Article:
City Testing Smart Technology Against Rats
(CBS) — Mousetraps with cheese is so 20th century.
So, now the city of Chicago is using big bucks and computers to attack rats.
CBS 2’s Pamela Jones takes us dumpster-diving for a look at how it works.
A few of the unwanted alley critters were spotted in Lakeview Friday. But now the city is grasping a new way of handling the problem.
A new smart data system predicts where the critters could turn up before they actually appear.
The city’s Department of Information Technology gets the info from 3-1-1 calls.
“We looked at 31 different call types coming from our 3-1-1 system, and they ranged from vacant buildings to sick animal calls, and that helped us determine where we were likely to get a rodent call before we heard from a resident,” Chief Information Officer Brenna Berman says.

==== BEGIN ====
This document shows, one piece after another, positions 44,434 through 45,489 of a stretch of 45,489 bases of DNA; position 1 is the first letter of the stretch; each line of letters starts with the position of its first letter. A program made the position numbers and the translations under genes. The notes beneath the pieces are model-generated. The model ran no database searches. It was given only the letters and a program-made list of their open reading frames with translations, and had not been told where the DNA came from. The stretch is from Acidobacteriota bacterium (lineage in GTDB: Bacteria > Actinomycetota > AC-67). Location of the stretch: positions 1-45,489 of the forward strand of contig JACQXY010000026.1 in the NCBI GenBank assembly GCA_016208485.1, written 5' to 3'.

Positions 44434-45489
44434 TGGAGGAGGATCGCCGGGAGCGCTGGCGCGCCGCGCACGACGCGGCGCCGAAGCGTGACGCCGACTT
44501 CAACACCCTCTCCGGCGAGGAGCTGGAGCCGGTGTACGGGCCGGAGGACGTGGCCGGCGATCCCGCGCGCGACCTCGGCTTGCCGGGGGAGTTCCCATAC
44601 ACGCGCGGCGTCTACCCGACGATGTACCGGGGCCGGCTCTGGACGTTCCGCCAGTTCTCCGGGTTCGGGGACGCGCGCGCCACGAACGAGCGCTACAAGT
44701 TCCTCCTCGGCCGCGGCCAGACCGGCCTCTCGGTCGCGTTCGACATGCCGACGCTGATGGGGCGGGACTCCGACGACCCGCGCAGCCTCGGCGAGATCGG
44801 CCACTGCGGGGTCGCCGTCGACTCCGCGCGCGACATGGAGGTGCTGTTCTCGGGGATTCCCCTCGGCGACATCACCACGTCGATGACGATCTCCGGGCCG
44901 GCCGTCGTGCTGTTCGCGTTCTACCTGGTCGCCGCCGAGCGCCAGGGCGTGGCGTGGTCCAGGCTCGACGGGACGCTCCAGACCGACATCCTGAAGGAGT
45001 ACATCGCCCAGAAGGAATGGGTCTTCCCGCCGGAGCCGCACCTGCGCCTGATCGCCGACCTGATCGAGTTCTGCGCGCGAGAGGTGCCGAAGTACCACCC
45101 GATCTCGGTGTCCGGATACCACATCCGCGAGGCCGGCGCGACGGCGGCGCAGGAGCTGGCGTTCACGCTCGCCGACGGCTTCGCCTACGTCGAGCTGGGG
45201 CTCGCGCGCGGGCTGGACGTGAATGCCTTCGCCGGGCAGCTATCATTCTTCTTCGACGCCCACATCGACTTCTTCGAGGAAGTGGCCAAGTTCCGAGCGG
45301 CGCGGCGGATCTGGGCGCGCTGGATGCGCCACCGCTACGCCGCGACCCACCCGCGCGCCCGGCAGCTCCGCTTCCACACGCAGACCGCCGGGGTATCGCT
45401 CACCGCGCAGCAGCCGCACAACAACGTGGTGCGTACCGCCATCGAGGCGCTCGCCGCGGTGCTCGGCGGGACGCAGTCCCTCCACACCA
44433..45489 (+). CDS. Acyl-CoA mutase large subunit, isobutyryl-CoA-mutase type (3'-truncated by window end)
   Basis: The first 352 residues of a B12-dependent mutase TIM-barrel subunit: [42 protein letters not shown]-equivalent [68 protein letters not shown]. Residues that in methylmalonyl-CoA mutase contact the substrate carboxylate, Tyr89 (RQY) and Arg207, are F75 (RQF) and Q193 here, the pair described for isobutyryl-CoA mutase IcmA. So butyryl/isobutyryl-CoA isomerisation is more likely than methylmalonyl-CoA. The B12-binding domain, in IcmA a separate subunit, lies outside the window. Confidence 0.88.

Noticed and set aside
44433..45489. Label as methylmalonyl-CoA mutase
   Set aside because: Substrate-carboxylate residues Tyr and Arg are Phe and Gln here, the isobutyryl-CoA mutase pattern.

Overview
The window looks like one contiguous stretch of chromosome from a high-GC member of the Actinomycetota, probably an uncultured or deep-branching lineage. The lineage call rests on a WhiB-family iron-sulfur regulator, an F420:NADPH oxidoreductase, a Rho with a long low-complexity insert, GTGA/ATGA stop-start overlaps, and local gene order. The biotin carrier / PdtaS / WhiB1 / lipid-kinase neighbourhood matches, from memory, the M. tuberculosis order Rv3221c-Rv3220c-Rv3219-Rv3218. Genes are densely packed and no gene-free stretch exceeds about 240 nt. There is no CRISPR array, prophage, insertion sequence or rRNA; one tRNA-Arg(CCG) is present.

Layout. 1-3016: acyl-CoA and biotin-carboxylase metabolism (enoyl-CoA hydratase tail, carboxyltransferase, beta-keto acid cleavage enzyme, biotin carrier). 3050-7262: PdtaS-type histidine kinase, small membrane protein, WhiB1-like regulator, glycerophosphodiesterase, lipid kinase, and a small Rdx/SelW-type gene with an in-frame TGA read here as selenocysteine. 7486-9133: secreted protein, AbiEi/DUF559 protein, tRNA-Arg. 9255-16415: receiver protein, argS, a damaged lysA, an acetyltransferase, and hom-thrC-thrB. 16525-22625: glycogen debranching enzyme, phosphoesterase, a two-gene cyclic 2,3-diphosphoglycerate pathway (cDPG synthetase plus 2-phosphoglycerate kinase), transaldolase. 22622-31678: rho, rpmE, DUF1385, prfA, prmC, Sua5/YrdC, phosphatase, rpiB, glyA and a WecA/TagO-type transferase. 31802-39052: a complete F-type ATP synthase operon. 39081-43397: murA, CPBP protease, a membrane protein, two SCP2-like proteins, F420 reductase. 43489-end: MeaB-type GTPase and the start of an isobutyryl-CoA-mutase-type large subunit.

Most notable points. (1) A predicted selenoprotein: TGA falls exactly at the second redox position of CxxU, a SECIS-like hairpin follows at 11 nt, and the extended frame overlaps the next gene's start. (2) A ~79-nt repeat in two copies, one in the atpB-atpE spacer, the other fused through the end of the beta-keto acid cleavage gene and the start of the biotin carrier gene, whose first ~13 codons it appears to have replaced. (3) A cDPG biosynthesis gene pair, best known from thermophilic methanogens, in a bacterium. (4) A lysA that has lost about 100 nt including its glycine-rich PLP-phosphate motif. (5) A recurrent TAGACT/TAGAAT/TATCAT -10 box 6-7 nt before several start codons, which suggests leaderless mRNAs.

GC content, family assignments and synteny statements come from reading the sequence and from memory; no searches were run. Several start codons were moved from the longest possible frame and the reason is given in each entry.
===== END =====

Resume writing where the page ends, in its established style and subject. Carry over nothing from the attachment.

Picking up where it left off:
The techs do the math and come up with a list of areas rats are likely to run rampant. Then Streets and Sanitation sets out bait from that list.
“They do that actually not just for the location that the model indicates, but for a wider area up and down that alley,” Berman says. “And then they’ll also talk with a couple of residents about what they’ve seen and experienced in that area.”
The city hopes to spread the proactive approach to city services beyond rat baiting.
The city won a $1 million grant for the new smart data program.